• Of all those in poverty, the numbers expanded for those of working age — those between the ages of 18 and 65 — made up 59.5% of people in poverty (in contrast to 56.3% under official measures). Moreover, the percentage of residents 65 and older in poverty also rose using this new method of calculation, from 7.6% to 12.7%.
  • “For most groups, SPM rates are higher than official poverty rates. Comparing the SPM to the official measure shows lover poverty rates for … the poverty rates for children under 18, African-Americans, renters, those living outside major metropolitan areas, residents of the Midwest and South, and those covered by public health insurance.”
  • Poverty levels increased for residents of the U.S. Northeast (+1%) and West (+4.6%), and declined for those in the South (-2.2%) and Midwest (-3.5%) when SPM rates were compared to the older official poverty rates.
  • Under SPM, government household resources such as the Earned income Tax Credit and SNAP lifted nearly 2% of recipients out of poverty; programs such as the Medical Out of Pocket (MOOP) expenditures, however, resulted in a 3.3% increase in the poverty rate due to the inclusion of MOOP-related expenses.

So what does all this mean? While many people expect ed the supplemental numbers to be higher than the official measure (which remains the measure for national eligibility standards and will continue to do so ) – the difference was far less than some of us expected. 3 million was not statistically as big a gap as many feared a change would illustrate (remember, no politician wants to announce there are 5% more in poverty….) it is a change of a percentage point. from 15% to 16% poverty rate (so we can estimate a % point is about 3 million people).

However, the important data learned from the Supplemental Measure is not that there are 3 million more in poverty, but that this research gives us a clearer picture about what works in  alleviating poverty and what contributes to it.

  1. from this data – we know that all things being equal the Earned Income Tax Credit reduced poverty by2%. All else equal, the poverty rate would’ve been 18% not 16% without the EITC
  2. Similarly, SNAP (Supplemental Nutrition Assistance Program) reduces those “in poverty” by 2%. And, SNAP combined with WIC, School Lunch Program explain why under the supplemental measure we see a REDUCTION in child poverty, while we also see an increase in all other demographics. This provides important research data demonstrating the effectiveness of SNAP (On the topic of SNAP, I had the honor of being present for a presentation by the Secretary of Agricultur – and he provided the following data – 92% of families receiving SNAP benefits DO NOT receive any form of cash welfare (those are seniors and working families) And, SNAP instead of negatively impacting our economic situation – it helps it. For every $1 spent,SNAP generates $1.82 in economic activity). This information because it gives us concrete data – that SNAP is an effective way to fight hunger in this country.)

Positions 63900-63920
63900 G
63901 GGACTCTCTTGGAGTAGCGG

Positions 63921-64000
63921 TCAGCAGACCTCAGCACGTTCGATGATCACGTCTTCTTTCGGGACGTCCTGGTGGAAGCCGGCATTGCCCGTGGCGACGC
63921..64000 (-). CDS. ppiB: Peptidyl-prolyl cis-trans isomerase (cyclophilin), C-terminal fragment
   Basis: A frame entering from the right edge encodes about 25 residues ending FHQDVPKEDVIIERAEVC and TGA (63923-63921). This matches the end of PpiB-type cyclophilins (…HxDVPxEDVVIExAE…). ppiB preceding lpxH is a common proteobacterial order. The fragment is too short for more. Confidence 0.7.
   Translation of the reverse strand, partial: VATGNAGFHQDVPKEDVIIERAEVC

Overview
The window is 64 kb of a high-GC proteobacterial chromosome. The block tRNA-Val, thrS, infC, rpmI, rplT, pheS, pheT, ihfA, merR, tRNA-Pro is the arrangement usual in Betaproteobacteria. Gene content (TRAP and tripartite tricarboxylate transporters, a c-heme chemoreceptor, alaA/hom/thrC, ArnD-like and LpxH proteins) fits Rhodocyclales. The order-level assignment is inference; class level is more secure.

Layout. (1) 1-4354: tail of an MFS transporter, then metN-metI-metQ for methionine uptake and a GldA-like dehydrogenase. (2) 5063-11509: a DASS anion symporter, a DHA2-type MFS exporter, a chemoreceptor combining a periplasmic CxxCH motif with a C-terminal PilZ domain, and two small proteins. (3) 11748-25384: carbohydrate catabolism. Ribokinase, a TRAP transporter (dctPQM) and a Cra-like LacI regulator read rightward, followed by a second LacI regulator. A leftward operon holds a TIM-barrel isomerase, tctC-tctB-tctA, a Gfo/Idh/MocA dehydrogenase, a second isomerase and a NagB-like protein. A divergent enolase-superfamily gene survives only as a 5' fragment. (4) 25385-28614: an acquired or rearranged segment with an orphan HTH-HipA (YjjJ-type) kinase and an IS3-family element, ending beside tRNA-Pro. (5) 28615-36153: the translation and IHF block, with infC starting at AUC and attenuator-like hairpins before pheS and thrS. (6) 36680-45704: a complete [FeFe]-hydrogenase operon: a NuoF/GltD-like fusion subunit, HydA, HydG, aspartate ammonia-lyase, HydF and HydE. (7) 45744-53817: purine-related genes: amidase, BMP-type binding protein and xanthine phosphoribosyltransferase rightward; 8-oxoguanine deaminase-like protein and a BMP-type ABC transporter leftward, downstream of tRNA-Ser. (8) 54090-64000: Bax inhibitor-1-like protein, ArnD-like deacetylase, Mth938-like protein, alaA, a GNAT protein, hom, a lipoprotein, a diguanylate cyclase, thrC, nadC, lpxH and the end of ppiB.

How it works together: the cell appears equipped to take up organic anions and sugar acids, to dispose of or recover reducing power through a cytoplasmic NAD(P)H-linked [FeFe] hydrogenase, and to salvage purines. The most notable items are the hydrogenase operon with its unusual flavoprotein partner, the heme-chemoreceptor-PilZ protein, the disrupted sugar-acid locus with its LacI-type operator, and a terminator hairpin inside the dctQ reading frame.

3. The one group that had the greatest JUMP under the supplemental measure was among Seniors – Accounting for Medical Out of Pocket Expenses increases the number in poverty – examining the bigger picture (Medicare Part B, Prescription Drugs, etc) we get a much fuller picture of senior poverty which asks us some hard questions concerning healthcare costs (not medicare, but out of pocket expenses for those on fixed income).

As Christians, discipleship demands that I stand with the poor and that I put the “least among us” first.  That means listening to the poor, the jobless and looking at the “signs of the times” for how to effectively promote the well being of all. Hard choices are going to be made – but the new supplemental measure gives us concrete info showing we have some effective programs particularly to combat child poverty – and that’s crucial to know if we have any hope of making a moral judgment and deciding the right action.